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Get the Facts - Fact Sheet 9

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Get the Facts - Know your rights

Get the Facts kit

Indigenous Women and Pregnancy Discrimination

FACT SHEET 9: Returning to Work

When you return to work after parental leave, you have
the right to return to the same job you had before you
went on leave. If you changed your job during your
pregnancy for a reason related to your health and safety
during pregnancy, you have the right to return to your
original job. It is against the law for your employer to
refuse to let you return to your job.

If there has been a change in your workplace during the
time you were away and your job no longer exists, you
have the right to be given another job that is as close as
possible in pay and status to the one you held before.

Many women find that when they return to work with a
new baby they like to work part time or reduce their
hours. Any reduction in hours has to be something that
you decide. It is against the law for your employer to
force you to reduce your hours when you return to

Example: Maria returned to work in a medical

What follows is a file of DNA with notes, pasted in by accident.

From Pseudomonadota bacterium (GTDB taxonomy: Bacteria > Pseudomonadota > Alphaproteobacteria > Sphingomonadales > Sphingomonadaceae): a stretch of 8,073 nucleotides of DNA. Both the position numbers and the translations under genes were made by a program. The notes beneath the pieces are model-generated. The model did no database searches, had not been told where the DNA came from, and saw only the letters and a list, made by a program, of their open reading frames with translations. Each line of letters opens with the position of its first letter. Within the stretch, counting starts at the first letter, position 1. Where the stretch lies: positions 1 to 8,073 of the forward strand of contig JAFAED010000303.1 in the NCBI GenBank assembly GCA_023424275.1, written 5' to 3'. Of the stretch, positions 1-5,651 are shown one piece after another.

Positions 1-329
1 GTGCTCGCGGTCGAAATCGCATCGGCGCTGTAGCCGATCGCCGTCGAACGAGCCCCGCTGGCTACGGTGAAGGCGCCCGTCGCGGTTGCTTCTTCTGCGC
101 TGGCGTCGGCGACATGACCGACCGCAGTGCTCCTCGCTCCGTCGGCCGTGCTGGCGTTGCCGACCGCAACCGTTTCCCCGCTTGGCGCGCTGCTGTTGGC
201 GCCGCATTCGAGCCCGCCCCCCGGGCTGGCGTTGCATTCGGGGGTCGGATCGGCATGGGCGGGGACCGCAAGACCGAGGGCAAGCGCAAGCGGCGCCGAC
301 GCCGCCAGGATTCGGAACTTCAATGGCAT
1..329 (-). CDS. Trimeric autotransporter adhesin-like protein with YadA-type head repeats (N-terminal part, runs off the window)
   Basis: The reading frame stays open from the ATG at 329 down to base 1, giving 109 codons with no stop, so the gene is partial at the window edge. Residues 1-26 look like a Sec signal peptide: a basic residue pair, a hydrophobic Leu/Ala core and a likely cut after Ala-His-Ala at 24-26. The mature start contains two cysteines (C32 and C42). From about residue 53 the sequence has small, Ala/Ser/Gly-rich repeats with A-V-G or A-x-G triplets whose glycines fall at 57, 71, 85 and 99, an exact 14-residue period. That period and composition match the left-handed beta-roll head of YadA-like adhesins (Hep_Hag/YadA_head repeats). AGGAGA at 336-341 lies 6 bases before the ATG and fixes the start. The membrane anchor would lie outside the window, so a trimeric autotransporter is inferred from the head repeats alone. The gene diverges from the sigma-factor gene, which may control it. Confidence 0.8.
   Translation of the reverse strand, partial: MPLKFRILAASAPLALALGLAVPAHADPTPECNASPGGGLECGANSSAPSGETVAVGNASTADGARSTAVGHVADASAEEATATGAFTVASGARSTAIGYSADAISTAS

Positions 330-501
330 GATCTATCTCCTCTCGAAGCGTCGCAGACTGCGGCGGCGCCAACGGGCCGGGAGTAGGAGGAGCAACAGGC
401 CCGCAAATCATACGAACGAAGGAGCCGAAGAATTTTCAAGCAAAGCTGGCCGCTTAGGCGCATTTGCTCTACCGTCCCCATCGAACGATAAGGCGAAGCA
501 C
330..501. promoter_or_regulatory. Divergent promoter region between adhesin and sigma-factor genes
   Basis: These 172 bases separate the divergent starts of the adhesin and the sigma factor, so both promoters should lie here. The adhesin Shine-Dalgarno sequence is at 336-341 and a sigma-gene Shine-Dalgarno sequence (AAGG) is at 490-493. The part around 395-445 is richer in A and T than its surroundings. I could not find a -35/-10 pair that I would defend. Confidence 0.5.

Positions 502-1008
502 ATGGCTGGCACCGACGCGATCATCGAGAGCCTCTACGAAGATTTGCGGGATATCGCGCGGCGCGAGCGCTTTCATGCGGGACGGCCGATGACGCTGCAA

centre after taking maternity leave with her
second baby. When she came back her employer
told her that he had decided that she should work
only 10am till 3pm each day instead of full time
because she would need to spend time with
her baby. Making this decision without
Maria's agreement could amount to unlawful

Working Part Time
Some awards and agreements have special
arrangements for part time work but mostly it is
something decided between you and your employer. Some awards provide the right for employees to request
part time work on their return to work from parental
leave and before their children are at school. Under
these awards, your employer has a duty not to
unreasonably refuse such a request.

If there is nothing in your award or agreement, you
should discuss what you would like to do with your
employer and write it down if you agree. In some States
and Territories this can be done through making a
formal part time work agreement, but writing a letter
that you and your employer both sign usually works just
as well.

If you agree to return to work under different
arrangements from those you worked previously, make
sure that you write down

  • how many hours a day you will be working
  • what days you will be working
  • what start and finish times you will have
  • whether you will be permanent part time or casual (that is no longer a permanent employee)
  • how long the agreement is for and
  • when you can/must return to your full time job.

It is important to write down and keep a copy of part
time work arrangements, because often women find
that they are in disagreement with their employer about
whether they are a full time or part time worker, and the
employer may refuse to let you return to full time work
later on. This might not seem important when you have
a little baby, but when your child is older women often
want and need to return to full time work.

It may be discriminatory for you to be unreasonably